Before my sister decided to be a candidate for the state senate, she called Dad, seeking his advice. He told her that she may or may not have regrets if she decided to run, but it was a certainty that she would always have doubts if she decided not to do so. He was right, of course. She chose to run.
The Metropolitan Opera season premiere of Giacomo Puccini’s La Bohème was in late September. This production featured the Italian tenor Vittorio Grigolo in the role of Rodolfo. I had wanted to go because Mr. Puccini is my favorite opera composer, La Bohème is my favorite opera, and Mr. Grigolo is my favorite tenor. The Met is the theatre where I saw my first opera, many years ago, and I had never been back.
Dad became quite ill in August, so I made no travel plans to Manhattan from my West Coast home. After Dad passed away in early September, it may have been fear or inertia or mourning that kept me from scheduling the trip, but that gnawing regret was ever present.
When I read the glowing review of La Bohème in the New York Times the morning after opening night, I knew that I had to see it. Besides, I needed to strengthen my commitment to my new book, and that meant an expedition into the living, breathing world of opera.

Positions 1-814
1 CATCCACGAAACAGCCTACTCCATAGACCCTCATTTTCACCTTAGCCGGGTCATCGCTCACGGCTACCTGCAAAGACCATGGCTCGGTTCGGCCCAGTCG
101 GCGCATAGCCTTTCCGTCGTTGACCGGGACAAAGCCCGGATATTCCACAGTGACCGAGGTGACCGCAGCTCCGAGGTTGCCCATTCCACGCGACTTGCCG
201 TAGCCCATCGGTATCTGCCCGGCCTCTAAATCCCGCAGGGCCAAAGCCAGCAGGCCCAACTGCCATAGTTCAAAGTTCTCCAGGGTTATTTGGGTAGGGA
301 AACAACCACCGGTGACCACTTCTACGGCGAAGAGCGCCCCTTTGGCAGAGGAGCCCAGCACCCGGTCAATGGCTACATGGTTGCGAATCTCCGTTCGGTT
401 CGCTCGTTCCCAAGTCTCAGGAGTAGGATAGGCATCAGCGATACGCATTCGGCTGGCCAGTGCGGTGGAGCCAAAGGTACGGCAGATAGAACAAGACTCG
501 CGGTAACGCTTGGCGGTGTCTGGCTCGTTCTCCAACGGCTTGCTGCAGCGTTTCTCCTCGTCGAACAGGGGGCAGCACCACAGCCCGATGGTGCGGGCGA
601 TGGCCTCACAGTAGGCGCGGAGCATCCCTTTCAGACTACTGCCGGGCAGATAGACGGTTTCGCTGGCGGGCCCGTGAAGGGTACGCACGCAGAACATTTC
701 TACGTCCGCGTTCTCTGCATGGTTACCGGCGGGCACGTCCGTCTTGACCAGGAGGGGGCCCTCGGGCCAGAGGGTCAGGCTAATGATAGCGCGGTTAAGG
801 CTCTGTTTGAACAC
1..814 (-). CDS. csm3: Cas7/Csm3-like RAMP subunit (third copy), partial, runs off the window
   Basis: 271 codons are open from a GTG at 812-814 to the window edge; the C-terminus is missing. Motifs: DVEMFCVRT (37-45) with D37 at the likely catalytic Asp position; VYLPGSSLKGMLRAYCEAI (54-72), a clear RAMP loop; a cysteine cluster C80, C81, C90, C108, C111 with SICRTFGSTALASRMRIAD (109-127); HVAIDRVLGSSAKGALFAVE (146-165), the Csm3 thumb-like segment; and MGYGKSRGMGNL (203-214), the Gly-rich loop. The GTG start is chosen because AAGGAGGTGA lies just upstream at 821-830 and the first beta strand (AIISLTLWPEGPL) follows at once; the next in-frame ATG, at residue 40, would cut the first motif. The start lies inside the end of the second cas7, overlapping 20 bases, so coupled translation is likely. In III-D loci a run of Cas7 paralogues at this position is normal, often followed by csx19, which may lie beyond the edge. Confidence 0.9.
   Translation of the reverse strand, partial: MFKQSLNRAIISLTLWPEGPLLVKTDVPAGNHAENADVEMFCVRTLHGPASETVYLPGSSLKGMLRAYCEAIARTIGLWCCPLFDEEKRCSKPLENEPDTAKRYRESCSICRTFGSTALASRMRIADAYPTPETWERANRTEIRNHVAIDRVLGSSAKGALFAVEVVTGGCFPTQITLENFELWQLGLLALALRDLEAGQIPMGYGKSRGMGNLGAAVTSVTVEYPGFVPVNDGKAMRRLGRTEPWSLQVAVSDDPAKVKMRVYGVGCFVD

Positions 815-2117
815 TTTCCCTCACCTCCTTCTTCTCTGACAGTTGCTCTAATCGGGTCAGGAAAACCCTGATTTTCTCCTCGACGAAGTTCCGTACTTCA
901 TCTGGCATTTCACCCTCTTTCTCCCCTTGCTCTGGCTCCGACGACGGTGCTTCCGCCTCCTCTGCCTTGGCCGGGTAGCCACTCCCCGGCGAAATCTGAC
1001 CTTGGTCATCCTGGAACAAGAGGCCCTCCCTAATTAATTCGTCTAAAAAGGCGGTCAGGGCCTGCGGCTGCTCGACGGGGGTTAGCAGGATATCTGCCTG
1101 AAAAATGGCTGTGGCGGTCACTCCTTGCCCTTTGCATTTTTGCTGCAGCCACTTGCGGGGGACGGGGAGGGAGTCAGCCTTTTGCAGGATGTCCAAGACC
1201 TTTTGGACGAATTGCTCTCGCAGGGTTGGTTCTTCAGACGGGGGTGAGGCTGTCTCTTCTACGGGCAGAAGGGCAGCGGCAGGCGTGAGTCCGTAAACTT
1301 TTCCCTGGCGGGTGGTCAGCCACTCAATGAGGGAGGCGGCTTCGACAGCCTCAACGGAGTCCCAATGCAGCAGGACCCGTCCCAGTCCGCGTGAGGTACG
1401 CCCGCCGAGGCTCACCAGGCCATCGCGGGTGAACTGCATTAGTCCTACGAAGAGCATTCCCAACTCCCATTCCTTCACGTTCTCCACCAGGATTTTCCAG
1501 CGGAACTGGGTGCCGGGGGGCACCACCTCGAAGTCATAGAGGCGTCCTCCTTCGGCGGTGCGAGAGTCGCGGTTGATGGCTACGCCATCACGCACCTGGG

Although it had been many years since I had been to New York, and had never traveled there without having a friend on hand, I overcame my fear. I purchased a front-row ticket to Mr. Grigolo’s closing night, bought the plane ticket and booked the hotel.
The weekend in New York exceeded my dreams. Seeing La Bohème at the Met was a thrill. The woman sitting next to me was delightful, and we had a lively conversation before the show and during one of the intermissions. I told her that her insights into opera were going to be helpful to me as I write my next historical novel. She asked me if I had ever met Mr. Grigolo. I replied that I had not. To my surprise, she invited me to accompany her and her friend after the performance, and she would introduce me.
As you may have noticed from the awkwardness of the following photograph, I do not take selfies. However, Mr. Grigolo does, and he graciously took this one of the two of us.
One of my new friends took the photograph of me with Nicole Car, the beautiful Australian soprano who performed in the role of Mimi.
No regrets. Dad would be proud.